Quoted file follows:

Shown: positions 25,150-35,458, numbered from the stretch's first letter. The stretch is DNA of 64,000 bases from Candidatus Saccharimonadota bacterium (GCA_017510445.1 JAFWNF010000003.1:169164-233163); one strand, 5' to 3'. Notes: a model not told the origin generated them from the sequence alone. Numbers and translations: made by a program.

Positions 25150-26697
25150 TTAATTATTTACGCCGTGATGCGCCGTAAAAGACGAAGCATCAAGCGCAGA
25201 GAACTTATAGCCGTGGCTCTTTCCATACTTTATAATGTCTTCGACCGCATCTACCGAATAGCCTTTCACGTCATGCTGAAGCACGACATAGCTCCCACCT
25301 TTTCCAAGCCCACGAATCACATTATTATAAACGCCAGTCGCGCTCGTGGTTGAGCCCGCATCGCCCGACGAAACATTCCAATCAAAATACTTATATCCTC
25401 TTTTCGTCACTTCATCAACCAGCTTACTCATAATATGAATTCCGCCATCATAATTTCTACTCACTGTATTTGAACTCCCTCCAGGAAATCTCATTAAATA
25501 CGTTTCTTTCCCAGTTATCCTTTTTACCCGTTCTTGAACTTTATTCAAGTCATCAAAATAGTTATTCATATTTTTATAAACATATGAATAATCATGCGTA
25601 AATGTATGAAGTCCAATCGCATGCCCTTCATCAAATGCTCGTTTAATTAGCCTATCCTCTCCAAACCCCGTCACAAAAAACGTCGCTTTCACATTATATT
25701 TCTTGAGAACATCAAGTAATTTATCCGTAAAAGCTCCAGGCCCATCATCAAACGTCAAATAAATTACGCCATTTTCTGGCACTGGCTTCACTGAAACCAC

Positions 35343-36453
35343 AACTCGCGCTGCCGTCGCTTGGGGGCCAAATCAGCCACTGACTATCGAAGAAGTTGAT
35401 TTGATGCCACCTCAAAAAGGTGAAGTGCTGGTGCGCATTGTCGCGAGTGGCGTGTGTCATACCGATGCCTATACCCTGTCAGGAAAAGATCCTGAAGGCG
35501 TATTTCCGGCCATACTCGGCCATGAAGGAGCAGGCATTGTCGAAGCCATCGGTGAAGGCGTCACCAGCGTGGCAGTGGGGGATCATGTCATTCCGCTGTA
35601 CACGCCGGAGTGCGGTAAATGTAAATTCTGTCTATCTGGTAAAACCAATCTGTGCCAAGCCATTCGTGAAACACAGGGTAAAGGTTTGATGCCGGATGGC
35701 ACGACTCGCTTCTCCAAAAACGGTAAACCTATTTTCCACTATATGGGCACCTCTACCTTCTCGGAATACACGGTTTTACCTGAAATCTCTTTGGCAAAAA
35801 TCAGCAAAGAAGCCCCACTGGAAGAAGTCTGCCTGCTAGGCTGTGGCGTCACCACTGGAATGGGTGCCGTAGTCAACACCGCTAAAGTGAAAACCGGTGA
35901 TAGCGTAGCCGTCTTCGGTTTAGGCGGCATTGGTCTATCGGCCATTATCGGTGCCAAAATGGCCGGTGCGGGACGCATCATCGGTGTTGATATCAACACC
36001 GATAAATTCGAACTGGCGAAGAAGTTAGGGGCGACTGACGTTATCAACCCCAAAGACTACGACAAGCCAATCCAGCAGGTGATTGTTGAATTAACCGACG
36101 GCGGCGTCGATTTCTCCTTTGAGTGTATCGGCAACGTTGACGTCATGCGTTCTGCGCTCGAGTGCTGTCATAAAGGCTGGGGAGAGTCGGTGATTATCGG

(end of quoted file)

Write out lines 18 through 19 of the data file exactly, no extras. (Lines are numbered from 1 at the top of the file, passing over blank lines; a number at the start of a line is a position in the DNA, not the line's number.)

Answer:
36001 GATAAATTCGAACTGGCGAAGAAGTTAGGGGCGACTGACGTTATCAACCCCAAAGACTACGACAAGCCAATCCAGCAGGTGATTGTTGAATTAACCGACG
36101 GCGGCGTCGATTTCTCCTTTGAGTGTATCGGCAACGTTGACGTCATGCGTTCTGCGCTCGAGTGCTGTCATAAAGGCTGGGGAGAGTCGGTGATTATCGG